Figure 1 shows the experimental test configuration. This 20-A BaO hollow cathode uses a tungsten orifice and a graphite keeper electrode^{30} and was installed in a 1 m × 1 m vacuum chamber with an operating pressure of 62 *μ*Torr. The plasma discharge was established between the cathode and a cylindrical anode located a distance *ℓ* = 38 mm downstream of the cathode's exit. We operated the source at 22.5 A and 19.0 V with a 10 sccm flow rate of xenon (see Fig. 3).

To measure both coherent and incoherent waves, we used two diagnostics, a high-speed camera and cylindrical Langmuir probes. The camera captured the characteristic fluctuations in the light intensity of the plasma plume through an optical viewport. The images were acquired at 480 kfps. We measured ion saturation current oscillations in the plume of the test-article with a pair of ion saturation probes, a common technique for characterizing oscillations in LTPs.^{28,29,31–33} These cylindrical probes, 3 mm long and 0.5 mm in diameter, were spaced 5.2 mm apart, oriented perpendicularly to the flow, and biased to –36 V below ground. The large-scale oscillations also drove variations in the total discharge current to the cathode, which we simultaneously measured. As outlined in the following, this latter signal served as a trigger reference for time-resolved analysis. Both the ion saturation and discharge current signals were acquired at 10 MS/s for 100 ms at each position.

## III. RESULTS AND ANALYSIS

### A. Time-averaged measurements

We show direct measurements of the time-averaged density and electron temperature with a swept and translating Langmuir probe in Fig. 2. The density decreased monotonically from $O(1018)$ to $O(1017)$ m^{−3} with distance from the cathode while the temperature increased monotonically from 1.5 to 2.2 ± 0.2 eV. Thus, the Debye length was on the order of 1–10 *μ*m and the ion plasma frequency was between 100 and 200 MHz. This is consistent with other measurements of time-averaged plasma parameters in hollow cathodes.^{27,34} The time-dependent properties we subsequently report fluctuate against this steady-state background.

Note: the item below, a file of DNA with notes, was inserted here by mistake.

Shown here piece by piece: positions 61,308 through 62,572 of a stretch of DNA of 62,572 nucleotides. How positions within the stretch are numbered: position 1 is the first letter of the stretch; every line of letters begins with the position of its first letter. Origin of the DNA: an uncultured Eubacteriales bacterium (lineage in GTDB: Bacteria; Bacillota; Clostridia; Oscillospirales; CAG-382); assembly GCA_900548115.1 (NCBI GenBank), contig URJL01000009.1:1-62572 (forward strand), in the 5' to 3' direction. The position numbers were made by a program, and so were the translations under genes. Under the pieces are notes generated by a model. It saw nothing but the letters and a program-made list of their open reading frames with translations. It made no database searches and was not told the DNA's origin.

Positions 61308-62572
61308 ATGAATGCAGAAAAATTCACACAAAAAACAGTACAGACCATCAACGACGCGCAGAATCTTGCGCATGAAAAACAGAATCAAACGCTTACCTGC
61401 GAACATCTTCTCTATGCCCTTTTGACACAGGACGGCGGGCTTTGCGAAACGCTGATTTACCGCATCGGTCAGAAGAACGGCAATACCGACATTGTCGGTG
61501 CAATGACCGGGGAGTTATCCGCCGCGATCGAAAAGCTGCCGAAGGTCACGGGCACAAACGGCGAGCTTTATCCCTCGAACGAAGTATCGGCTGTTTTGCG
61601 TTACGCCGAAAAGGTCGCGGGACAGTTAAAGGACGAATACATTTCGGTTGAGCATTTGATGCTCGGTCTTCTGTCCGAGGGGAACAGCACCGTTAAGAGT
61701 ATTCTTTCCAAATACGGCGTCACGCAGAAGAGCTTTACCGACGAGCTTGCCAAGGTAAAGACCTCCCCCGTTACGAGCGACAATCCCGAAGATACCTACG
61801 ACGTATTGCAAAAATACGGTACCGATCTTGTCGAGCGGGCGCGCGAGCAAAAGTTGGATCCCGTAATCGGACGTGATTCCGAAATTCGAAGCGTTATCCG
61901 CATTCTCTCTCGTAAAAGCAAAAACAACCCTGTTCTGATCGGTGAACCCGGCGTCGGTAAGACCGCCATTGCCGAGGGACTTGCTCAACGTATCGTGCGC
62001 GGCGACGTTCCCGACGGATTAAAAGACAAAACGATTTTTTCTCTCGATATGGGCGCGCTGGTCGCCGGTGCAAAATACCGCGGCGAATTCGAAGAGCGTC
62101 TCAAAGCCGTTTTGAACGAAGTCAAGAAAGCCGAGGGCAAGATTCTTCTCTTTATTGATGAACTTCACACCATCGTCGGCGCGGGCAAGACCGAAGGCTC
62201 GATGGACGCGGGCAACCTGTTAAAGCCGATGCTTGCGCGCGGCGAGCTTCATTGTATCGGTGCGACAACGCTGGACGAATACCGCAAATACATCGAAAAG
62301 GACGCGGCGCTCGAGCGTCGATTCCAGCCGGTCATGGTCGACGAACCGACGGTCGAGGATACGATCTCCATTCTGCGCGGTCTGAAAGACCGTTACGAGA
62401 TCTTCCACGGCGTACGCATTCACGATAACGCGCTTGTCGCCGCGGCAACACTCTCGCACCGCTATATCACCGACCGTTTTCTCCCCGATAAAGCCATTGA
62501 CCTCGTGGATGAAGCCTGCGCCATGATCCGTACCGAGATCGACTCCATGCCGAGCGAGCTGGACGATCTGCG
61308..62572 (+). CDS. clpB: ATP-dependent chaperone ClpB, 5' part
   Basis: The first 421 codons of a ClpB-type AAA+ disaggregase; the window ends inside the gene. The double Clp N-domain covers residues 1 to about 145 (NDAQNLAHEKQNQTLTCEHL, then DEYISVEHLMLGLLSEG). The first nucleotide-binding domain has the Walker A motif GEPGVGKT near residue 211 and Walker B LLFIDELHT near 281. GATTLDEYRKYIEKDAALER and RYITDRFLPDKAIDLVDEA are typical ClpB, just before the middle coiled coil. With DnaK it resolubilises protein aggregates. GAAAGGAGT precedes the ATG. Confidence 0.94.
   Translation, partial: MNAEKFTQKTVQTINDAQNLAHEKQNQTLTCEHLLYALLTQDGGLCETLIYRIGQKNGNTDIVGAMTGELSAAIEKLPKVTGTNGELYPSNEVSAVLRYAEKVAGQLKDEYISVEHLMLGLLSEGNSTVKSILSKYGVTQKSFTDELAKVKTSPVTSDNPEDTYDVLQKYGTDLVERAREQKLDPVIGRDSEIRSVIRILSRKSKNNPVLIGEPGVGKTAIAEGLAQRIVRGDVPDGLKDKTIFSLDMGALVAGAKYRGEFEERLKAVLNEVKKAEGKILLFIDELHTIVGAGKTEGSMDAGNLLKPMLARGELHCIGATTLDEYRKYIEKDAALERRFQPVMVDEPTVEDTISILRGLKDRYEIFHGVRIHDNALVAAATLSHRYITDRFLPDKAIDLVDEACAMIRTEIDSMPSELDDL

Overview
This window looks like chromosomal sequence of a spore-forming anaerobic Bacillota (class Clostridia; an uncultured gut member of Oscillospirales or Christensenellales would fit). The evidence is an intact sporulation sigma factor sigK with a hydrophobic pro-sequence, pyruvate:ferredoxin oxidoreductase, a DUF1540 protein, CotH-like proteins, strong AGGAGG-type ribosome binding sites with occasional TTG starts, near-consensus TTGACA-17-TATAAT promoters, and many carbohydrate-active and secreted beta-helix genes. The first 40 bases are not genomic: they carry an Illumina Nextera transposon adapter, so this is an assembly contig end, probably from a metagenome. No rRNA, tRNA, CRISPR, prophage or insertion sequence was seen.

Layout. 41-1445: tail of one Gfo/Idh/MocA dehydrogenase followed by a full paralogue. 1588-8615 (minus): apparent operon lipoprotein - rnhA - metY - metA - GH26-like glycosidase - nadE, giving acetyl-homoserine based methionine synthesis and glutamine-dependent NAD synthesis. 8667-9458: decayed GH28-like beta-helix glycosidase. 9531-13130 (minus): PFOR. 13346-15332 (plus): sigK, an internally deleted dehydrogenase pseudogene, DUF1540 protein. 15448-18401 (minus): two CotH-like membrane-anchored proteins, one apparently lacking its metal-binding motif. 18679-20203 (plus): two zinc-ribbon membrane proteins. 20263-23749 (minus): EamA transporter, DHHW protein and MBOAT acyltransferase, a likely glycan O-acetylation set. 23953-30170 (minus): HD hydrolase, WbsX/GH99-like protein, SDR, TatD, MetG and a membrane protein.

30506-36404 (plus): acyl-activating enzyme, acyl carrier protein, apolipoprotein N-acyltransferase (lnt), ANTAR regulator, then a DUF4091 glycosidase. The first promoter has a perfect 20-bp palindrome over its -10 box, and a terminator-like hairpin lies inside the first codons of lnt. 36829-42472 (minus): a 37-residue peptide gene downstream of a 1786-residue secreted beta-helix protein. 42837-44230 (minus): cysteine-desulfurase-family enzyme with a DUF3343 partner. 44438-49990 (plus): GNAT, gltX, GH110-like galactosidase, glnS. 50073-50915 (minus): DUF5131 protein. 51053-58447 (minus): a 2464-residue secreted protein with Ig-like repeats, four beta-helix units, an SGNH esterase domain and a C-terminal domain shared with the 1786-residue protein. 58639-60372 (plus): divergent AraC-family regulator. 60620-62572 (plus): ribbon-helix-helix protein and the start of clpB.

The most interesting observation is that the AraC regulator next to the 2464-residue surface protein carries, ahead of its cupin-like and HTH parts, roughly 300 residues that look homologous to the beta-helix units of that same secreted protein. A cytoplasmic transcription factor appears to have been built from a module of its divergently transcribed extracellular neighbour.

### B. High-speed imaging

As a first metric for characterizing these time-dependent properties, we show in Fig. 3 the results for variations in the light intensity measured with the high-speed camera. These image stills qualitatively show the periodic formation of the self-organized structure. This is, to our knowledge, one of the first series of time-resolved images of the so-called plume mode and reveals, qualitatively, insights into its structure. In particular, we can see that the oscillation appears to originate at a fixed spatial location near the cathode where light is periodically emitted at 36 kHz (a frequency also observed in the discharge current). It then propagates at 7 km/s toward the anode. Ultimately, this change in the light intensity is indicative of the relatively coherent density and/or temperature fluctuations in the plasma.

### C. Probe-based power spectra

To quantify this oscillatory behavior, we show in Fig. 4, at three positions, the power spectrum of relative ion saturation current fluctuations, $(I\u0303/I0)\omega 2$, where *I*_{0} is the time-averaged ion saturation current, $I\u0303$ is the fluctuation, and *ω* is the frequency. This figure indicates the presence of the two classes of instabilities that have been previously identified in the plasma generated by these cathodes: self-organized, low-frequency, coherent oscillations and high-frequency, broadband waves that were linked with IAT.^{17,28,29,35} Near the cathode, the plasma is dominated by the low-frequency oscillation. The spectrum is characterized by a series of monotonically decreasing harmonics with a fundamental frequency of *f*_{0} = 36 kHz, which is consistent with oscillations in the discharge current and with the light emission in Fig. 3. This spectral structure is indicative of nonsinusoidal, periodic behavior. Downstream, the amplitude of the high-frequency oscillations (between 100 and 1500 kHz) rises. The dissipation at higher frequencies of these waves follows a power law dependence on frequency, with the exponents between –1.5 and –2.7. These two trends are consistent with earlier work in Refs. 28 and 29 on IAT in cathodes.

### D. Dispersion relations